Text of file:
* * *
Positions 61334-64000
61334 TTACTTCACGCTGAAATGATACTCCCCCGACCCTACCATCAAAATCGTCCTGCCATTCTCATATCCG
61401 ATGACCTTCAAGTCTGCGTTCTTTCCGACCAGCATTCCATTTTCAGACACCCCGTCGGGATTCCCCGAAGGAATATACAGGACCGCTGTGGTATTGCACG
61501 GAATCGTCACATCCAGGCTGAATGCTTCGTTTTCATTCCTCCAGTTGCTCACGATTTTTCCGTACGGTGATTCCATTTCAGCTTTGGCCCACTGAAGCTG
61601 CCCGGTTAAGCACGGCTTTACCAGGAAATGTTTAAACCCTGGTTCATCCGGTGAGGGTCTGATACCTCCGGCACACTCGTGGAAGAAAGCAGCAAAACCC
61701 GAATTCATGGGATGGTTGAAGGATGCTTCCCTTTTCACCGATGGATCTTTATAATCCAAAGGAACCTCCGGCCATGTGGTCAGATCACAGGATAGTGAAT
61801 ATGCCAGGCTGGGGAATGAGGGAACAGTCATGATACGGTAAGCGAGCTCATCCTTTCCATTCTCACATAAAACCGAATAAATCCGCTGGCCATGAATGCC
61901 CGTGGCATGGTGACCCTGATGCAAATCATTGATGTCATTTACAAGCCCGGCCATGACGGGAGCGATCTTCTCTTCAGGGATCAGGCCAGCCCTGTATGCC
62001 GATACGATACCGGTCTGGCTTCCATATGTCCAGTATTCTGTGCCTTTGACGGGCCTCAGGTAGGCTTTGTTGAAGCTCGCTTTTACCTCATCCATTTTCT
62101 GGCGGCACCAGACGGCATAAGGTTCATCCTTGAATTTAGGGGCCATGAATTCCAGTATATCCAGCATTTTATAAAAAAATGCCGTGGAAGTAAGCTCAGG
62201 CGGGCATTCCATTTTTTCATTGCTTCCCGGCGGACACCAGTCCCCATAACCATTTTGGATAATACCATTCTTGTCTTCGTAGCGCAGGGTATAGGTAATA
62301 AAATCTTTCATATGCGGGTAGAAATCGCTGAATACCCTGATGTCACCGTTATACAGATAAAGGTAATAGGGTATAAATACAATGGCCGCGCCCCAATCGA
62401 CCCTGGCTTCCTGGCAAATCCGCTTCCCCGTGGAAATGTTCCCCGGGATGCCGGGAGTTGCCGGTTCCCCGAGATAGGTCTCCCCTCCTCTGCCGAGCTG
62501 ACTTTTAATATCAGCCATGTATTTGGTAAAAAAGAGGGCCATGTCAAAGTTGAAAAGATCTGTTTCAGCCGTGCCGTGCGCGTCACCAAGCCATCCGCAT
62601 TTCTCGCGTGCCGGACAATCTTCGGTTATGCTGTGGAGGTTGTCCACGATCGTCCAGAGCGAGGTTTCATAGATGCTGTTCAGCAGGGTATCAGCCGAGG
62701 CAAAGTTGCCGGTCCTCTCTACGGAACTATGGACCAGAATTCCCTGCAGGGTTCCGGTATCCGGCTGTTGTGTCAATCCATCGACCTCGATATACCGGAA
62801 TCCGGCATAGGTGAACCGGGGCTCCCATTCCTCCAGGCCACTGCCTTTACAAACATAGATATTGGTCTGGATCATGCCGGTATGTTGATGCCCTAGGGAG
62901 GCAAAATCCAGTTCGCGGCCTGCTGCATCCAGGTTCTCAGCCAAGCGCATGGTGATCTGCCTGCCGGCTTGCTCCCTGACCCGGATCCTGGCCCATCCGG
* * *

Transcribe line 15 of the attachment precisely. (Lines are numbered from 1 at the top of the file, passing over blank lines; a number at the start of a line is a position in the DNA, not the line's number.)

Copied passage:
62601 TTCTCGCGTGCCGGACAATCTTCGGTTATGCTGTGGAGGTTGTCCACGATCGTCCAGAGCGAGGTTTCATAGATGCTGTTCAGCAGGGTATCAGCCGAGG